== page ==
One Of The Priciest Real Estate Markets Just Plummeted

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Apartment sales in Manhattan fell by 18% in the third quarter as increased prices and higher mortgages put downward pressure on one of the most expensive real estate markets in the country, CNBC reported Tuesday.

While brokers generally note that a significant decline is to be expected compared to last year, when sales were artificially inflated by a flurry of post-pandemic purchases, some expect that rising prices and mortgage rates, coupled with a weakening stock market, will disincentivize purchases in one of the country’s priciest real estate markets, according to CNBC. For the month of September, the number of total listings for apartments fell just 2.1%, but the number of new signed contracts fell by 46.1%, according to a report by real estate firm Miller Samuel. (RELATED: Mortgage Rates Haven’t Been This High Since Before The Financial Crisis)

While asking prices have risen about 4% to $1.96 million over the past year, so has the average discount, CNBC reported. Houses typically sold at 7% below asking price in the third quarter, compared to 5.6% in the third quarter of 2021.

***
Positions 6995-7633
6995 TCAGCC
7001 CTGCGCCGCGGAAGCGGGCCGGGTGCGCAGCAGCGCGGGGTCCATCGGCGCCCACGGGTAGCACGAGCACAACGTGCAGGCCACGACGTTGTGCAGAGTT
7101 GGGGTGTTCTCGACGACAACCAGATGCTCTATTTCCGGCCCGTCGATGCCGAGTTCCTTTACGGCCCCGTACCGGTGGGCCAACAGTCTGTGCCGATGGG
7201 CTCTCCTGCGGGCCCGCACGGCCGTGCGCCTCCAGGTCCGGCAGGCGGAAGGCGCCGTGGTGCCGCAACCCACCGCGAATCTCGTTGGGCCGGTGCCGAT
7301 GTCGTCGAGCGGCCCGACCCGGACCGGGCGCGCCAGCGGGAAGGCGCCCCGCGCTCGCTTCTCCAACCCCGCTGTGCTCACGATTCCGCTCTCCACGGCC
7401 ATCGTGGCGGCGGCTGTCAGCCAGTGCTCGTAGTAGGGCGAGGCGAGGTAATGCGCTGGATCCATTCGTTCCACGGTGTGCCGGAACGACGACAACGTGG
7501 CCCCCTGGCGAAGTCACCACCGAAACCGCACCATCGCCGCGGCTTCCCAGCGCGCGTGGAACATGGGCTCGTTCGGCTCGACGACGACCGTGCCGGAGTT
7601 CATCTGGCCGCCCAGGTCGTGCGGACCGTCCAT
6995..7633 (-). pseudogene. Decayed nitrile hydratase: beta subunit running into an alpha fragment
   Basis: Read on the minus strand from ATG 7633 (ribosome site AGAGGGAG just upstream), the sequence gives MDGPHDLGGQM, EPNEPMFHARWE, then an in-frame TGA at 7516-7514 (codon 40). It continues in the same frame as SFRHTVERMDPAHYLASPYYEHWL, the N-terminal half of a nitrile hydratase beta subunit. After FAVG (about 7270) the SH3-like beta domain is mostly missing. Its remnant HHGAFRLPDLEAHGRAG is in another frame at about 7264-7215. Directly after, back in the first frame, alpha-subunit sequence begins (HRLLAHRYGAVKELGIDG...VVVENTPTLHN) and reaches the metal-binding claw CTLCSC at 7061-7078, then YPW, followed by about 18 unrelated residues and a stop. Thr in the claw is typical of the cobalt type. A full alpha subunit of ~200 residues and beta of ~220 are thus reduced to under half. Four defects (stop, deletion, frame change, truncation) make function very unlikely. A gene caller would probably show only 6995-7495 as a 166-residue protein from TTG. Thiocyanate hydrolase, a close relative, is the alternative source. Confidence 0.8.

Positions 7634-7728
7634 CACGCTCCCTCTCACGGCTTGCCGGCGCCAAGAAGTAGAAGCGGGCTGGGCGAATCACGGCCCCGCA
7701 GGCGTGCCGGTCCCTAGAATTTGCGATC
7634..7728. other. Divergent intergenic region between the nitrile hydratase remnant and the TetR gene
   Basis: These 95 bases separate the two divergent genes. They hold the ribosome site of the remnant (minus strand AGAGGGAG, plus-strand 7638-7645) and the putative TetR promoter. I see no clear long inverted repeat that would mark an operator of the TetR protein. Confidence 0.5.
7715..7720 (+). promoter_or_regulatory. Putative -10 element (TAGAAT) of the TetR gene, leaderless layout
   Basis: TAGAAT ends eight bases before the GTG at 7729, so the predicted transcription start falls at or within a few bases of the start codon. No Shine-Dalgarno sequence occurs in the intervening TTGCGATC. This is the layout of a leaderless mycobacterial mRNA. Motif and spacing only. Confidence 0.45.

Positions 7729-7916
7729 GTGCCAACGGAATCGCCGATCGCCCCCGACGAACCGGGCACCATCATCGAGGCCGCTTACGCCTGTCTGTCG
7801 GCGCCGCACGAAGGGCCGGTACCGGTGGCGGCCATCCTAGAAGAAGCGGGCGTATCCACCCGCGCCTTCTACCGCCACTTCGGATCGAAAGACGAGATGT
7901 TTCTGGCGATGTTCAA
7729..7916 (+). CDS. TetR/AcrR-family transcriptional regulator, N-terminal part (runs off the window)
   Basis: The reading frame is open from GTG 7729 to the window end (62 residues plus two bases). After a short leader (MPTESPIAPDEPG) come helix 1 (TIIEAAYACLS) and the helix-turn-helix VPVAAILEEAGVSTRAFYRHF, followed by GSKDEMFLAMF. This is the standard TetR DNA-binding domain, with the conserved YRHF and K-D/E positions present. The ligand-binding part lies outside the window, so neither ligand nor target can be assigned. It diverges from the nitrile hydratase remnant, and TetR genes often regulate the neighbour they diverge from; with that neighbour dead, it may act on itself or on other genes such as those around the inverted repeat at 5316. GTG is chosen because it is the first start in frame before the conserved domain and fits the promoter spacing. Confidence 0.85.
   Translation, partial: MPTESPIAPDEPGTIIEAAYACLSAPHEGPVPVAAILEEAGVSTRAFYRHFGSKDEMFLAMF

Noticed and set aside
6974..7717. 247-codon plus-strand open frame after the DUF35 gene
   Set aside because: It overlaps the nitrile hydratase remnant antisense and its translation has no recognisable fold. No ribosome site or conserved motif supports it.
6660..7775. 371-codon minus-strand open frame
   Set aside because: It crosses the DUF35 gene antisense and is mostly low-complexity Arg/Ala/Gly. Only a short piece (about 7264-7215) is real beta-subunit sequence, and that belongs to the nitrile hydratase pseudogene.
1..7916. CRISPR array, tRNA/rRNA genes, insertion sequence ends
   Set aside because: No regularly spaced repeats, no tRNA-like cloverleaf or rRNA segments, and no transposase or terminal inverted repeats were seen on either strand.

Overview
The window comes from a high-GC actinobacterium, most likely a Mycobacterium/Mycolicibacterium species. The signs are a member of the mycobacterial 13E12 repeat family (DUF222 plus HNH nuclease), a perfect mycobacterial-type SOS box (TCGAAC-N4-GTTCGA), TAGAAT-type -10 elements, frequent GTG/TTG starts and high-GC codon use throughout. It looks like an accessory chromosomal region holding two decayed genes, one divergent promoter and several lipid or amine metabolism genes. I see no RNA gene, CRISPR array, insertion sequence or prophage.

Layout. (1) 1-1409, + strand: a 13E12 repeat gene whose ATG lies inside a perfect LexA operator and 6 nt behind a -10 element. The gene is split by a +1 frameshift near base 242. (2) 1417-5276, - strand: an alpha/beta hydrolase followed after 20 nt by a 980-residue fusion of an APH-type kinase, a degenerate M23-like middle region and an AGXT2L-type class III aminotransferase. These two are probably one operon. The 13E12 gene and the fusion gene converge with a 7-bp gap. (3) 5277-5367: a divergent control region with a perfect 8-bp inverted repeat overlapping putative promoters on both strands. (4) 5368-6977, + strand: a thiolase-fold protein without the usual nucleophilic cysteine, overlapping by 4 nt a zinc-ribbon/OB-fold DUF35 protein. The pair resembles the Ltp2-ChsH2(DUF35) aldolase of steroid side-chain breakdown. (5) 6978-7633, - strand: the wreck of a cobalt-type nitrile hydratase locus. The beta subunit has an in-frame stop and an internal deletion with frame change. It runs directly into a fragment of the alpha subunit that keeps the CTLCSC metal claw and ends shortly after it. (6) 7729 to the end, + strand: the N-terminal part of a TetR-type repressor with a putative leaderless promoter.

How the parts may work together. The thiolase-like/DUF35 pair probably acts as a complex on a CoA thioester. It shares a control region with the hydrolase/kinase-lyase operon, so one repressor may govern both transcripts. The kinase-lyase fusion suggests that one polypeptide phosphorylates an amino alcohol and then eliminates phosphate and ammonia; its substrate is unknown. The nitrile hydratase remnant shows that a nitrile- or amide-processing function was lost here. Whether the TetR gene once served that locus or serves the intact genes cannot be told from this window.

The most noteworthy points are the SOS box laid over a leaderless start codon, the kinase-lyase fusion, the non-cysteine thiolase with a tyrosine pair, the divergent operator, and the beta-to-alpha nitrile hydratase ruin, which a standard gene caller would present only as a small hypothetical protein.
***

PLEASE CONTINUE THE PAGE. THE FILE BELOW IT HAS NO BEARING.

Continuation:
Nationwide, real estate markets have been cooling as 30-year fixed rate mortgages topped 7% for the first time since 2002. The share of newly listed homes declined by 9.8% in September compared to the same time last year, while the number of homes for sale grew 37.2% year on year in the 50 largest U.S. metropolitan areas, according to real-estate analytics website

“We do see evidence of the market’s slowdown in our third quarter report, but the full impact on sales and prices won’t be known for at least another quarter,” said New York-based real estate firm Brown Harris Stevens in a quarterly report on Manhattan’s real estate market. “That’s because half of the closings in the third quarter of 2022 had their contract signed before May 18, which was when the market began to shift.”

Overall, the number of new signed contracts fell 46% in September compared to last year, from 410 to 221, according to data from Miller Samuel. Part of this decline can be accounted for by a more than 50% slowdown in units priced more than $4 million dollars, since wealthier buyers can typically afford to wait for more optimal times to buy or sell, according to CNBC.

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